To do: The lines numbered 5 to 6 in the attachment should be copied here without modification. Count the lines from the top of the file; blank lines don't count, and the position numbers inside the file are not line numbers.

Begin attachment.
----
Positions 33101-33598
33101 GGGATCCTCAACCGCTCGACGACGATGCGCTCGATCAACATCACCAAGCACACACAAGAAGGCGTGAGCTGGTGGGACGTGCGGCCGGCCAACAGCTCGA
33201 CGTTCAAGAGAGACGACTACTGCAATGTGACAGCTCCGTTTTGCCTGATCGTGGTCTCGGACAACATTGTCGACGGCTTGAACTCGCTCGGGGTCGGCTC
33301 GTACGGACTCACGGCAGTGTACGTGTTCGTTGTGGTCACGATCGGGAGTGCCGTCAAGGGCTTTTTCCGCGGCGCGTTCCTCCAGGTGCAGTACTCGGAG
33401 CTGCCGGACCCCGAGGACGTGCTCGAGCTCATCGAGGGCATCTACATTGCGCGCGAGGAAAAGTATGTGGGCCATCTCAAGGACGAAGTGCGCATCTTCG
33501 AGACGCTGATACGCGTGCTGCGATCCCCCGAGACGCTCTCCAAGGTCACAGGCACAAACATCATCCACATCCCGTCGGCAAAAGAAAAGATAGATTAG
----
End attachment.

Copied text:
33401 CTGCCGGACCCCGAGGACGTGCTCGAGCTCATCGAGGGCATCTACATTGCGCGCGAGGAAAAGTATGTGGGCCATCTCAAGGACGAAGTGCGCATCTTCG
33501 AGACGCTGATACGCGTGCTGCGATCCCCCGAGACGCTCTCCAAGGTCACAGGCACAAACATCATCCACATCCCGTCGGCAAAAGAAAAGATAGATTAG